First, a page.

How to Improve Your Resume for a Career in Social Justice in 4 Easy Steps
As a college student or recent graduate with limited work experience, do you wonder how you can turn your passion for activism into a fulfilling career? Here are four easy ways to punch up your resume to land a meaningful career in social justice.
A study done by the Harvard Business Review found that 9 out of 10 people are willing to earn less money to do more meaningful work. They also reported that only 1 in 20 respondents rated their current jobs as providing the most meaningful work they could imagine having.
This job dissatisfaction is clearly exemplified by The Great Resignation in white-collar jobs to the rise of the Labor Movement in blue- and pink-collar work. In a present that constantly reminds us of the formidable social, economic, and environmental challenges that we face, it’s no wonder that most of the workforce wants a job that directly impacts their communities and the world at large.
But, as a college student or recent graduate with a limited amount of work experience, how do you turn your passion for activism into a fulfilling career? Below, we highlight four easy ways to punch up your resume to land a meaningful career in social justice.
1. Tailor Your Resume to the Job Posting
Now, we get it. Editing your resume for every position you apply to can be tedious and draining. However, a job in social justice requires passion and precision. Nothing screams disinterest more clearly than a resume that does not fit the job description.
What if the job you’re applying to has a confusing job description, or you don’t have time to identify keywords? In that case, you can always run it through a word cloud generator to pinpoint keywords and phrases to add to your resume. Once you’re done editing, run your resume through the same word generator to see if your job description’s keywords match up.
2. Highlight All of Your Relevant Experiences
No reasonable employer expects you to have 10 years of professional experience as a recent college grad. However, you can highlight plenty of experiences when applying for a job in social justice.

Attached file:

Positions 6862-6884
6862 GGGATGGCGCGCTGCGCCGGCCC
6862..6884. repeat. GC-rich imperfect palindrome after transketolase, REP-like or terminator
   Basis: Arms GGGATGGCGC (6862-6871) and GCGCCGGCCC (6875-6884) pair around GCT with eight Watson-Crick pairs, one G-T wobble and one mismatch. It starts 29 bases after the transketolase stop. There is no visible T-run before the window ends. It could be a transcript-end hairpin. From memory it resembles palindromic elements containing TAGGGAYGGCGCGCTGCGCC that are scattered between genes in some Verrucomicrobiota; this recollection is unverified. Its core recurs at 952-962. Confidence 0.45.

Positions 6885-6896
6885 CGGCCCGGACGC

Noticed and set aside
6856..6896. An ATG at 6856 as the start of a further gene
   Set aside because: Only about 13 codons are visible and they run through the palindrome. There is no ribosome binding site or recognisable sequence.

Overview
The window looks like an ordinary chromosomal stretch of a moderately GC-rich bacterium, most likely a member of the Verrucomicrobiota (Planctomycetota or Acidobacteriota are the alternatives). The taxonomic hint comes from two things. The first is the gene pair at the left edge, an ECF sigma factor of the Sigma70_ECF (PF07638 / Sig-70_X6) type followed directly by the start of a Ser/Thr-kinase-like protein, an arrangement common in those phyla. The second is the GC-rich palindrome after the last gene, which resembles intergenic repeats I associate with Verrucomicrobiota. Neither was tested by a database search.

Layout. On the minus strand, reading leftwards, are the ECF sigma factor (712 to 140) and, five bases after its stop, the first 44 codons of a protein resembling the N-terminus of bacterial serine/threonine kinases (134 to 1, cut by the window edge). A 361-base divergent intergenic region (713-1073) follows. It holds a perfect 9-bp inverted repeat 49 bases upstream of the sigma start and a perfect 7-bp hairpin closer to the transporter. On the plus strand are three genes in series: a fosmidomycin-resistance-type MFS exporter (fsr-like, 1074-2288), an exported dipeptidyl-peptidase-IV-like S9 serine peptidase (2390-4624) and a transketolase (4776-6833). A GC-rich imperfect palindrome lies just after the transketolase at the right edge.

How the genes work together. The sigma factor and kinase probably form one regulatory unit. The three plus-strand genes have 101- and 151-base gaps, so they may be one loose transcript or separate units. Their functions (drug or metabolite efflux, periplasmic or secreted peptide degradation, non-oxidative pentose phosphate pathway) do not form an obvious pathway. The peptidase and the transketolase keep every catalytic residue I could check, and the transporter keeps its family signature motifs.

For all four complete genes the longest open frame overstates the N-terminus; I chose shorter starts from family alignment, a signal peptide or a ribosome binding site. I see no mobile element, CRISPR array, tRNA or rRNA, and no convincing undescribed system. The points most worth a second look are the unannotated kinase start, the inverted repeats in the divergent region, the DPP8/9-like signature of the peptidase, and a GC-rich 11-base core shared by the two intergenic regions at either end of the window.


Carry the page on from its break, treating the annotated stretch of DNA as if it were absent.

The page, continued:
Have you held a part- or full-time job while in college? In your customer service job, have you ever had to deescalate a tense situation between you and a customer? It's very probable that you already have the transferable skills that employers are looking for in a candidate, so let's discover what those are and highlight them. Here are a few ideas to explore as you fill out your resume.
Leadership roles: Have you used your leadership role to create opportunities for people who are often marginalized?
Volunteer work: Did you recently dedicate your time to rolling up your sleeves to address a community need?
Speak another language: Can you think of a time where you used your multilingual skills to bring in and elevates voices or perspectives that normally wouldn't be heard?
Academic work published: Did you publish or assist in publishing academic work that shed light on inequities or potential solutions on how to create more diverse and inclusive spaces?
All these situations offer real, transferable skills that show you work well with a team, can work under pressure, and exercise empathy and patience. If you have a moment, download our Resume Tool Kit and reflect on your experiences and identify work you feel proud of.
3. Quantify Your Outcomes Where You Can
Numbers don’t lie. If you have grown the audience for your social justice Instagram or Tik Tok account, that is an invaluable skill set for any organization that wants successful outreach and engagement. Or maybe you have done boots-on-the-ground organization, such as gathering 20 supply kits for your town’s homeless population or have made 30 calls a day for a local political activist.
These are just a few examples to get you thinking about where you can quantify the impactful work you’ve already done.
4. Reach Out to a Trusted Mentor for Proofreading
If you don’t have enough time for a mentor to proofread your social justice resume, you always proofread your own resume. Apps like Grammarly can help you catch any inconsistencies and help you edit more objectively.
But, objective feedback from a trusted friend or mentor can help you articulate your strengths, catch any inconsistencies and give you invaluable professional advice.